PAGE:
A purrfect summer vacation: Tips for traveling with your pet

Before you hit the road, or take to the skies, veterinarian Dr. Katy Nelson has some tips to make your trip go safely and run smoothly. (Thinkstock)

WASHINGTON — ‘Tis the season for beach vacations, camping trips and outdoor adventures, galore.

During the summer travel season, many pet owners choose to take their four-legged family members with them on vacation. After all, man’s best friend also makes an excellent travel companion. But before you hit the road or take to the skies, veterinarian Dr. Katy Nelson has some tips to make your trip go safely and run smoothly.

Road Trips with Rover

Planning a road trip with your pet? You’ll need to plan ahead, Nelson says. For instance, if your pet gets the least bit car sick just driving around the block, consider talking to your vet about medicines that battle car sickness without sedating your dog or cat. Nelson says there are some great drugs that will calm pets down in the car, without completely knocking them out.

Throw a few extra water bottles in the cooler to quench your pet’s thirst on the journey. “You don’t want to over-hydrate them, but you definitely don’t want them dehydrated,” Nelson says.

Keep in mind that you’ll also need to stop a few times so that your dog can go to the bathroom. Nelson says taking a break every few hours is just fine — plus, it will give you the chance to stretch your legs. Traveling with a cat? Nelson says there are some great travel litter boxes on the market.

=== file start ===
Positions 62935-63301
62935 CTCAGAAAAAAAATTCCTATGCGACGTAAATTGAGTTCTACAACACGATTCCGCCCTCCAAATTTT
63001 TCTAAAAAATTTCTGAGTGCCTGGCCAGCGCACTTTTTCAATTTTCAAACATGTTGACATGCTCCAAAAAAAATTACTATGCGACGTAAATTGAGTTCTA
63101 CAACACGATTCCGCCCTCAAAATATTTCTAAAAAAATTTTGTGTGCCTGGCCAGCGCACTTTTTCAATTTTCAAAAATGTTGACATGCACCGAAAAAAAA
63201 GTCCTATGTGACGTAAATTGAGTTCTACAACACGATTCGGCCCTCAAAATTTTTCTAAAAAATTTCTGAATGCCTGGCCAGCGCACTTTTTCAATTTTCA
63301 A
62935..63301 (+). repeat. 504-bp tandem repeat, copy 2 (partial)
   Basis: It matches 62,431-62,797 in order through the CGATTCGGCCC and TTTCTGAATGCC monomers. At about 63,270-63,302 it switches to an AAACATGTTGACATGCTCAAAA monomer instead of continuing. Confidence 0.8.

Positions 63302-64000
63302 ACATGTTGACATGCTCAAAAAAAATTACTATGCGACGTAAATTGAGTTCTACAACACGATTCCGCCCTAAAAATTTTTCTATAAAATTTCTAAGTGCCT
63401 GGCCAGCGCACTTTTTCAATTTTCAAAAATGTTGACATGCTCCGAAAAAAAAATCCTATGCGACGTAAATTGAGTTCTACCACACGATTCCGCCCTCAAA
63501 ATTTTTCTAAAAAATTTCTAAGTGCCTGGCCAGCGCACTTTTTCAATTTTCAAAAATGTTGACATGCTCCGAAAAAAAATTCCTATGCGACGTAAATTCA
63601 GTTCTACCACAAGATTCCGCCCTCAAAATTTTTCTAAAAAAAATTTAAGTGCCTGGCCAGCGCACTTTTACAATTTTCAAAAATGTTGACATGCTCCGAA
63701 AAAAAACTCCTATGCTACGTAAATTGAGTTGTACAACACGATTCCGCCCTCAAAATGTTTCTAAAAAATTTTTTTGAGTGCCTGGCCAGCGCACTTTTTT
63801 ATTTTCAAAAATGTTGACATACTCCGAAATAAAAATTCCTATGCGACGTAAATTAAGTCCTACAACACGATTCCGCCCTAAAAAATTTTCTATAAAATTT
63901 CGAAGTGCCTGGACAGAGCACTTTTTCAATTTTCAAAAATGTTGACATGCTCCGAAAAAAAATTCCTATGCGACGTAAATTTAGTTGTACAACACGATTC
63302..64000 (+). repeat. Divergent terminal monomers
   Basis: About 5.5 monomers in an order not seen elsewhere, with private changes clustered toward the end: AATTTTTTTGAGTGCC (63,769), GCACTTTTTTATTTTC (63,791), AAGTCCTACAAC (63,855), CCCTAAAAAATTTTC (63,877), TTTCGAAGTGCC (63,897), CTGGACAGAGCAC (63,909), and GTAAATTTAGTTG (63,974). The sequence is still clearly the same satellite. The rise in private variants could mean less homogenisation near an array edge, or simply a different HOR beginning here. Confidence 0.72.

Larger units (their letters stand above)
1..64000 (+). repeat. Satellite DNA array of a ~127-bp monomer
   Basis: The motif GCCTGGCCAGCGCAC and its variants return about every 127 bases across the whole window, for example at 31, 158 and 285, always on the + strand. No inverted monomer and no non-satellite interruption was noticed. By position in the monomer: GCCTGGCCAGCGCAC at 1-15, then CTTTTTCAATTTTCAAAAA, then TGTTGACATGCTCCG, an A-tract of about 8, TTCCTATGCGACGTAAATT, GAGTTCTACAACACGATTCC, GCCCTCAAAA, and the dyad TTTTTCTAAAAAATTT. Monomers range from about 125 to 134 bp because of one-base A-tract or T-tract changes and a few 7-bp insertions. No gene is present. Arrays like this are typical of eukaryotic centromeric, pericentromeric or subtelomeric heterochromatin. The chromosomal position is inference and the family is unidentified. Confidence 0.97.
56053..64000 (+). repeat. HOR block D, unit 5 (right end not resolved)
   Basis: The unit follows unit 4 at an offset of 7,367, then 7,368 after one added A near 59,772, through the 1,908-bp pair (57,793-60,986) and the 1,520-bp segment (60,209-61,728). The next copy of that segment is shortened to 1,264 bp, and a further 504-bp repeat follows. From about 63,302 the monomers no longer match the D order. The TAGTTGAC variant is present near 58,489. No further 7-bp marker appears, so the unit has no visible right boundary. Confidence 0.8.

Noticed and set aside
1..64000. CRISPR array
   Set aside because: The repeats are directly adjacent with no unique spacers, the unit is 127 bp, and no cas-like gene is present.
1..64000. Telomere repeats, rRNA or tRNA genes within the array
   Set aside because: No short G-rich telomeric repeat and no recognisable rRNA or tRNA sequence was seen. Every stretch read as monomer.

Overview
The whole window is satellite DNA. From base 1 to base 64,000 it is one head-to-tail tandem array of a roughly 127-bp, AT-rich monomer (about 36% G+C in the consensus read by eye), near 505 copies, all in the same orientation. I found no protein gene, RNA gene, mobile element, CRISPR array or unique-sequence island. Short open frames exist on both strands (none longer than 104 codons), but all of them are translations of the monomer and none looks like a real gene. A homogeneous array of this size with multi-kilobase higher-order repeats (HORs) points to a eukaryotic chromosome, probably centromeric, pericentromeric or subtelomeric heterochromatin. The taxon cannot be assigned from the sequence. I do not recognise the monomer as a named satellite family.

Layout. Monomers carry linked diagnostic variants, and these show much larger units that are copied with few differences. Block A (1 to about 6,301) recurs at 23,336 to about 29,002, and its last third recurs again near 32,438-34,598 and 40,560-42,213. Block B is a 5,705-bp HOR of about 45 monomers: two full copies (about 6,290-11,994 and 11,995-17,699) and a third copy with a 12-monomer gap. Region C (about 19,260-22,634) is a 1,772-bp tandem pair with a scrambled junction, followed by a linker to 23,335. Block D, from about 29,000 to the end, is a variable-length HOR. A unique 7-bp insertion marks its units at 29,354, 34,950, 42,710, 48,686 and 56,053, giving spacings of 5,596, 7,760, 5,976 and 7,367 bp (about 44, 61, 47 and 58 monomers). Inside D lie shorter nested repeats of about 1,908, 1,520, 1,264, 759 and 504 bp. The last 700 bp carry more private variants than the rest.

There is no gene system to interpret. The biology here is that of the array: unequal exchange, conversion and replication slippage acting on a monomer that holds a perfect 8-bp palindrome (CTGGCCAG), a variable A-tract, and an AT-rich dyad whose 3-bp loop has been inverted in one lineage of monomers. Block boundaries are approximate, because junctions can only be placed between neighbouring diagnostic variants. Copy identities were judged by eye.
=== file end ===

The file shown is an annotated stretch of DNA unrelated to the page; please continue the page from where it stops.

And most importantly, buckle up — yes, that goes for your pet too.

“It’s worse than texting, if you’ve got this little dog licking your face while you’re trying to drive down the road,” Nelson says.

Plus, having an unrestrained pet in the car can be dangerous in the instance of an accident. Nelson says statistics show that a 60-pound dog can turn into a 1,500-pound projectile if it’s loose in the car at the time of an accident.

“So you want to make sure you keep everyone in the car safe by buckling your pet into their seat belt.”

Flying with Fido

Nelson doesn’t recommend flying with a pet unless the animal can fit under the seat, and therefore, ride in the cabin with its owner.

“If you’re moving somewhere, then that’s fine, but if you’re going to take your 60-pound dog on a trip with you, remember that cargo holds underneath planes are not designed to transport live animals,” Nelson says.

“They are not climate controlled. It can get very hot and very cold in there, and also, it’s very scary.”

And don’t forget to have your pet microchipped and to update the information with your correct address and phone number before heading away from home, Nelson says.

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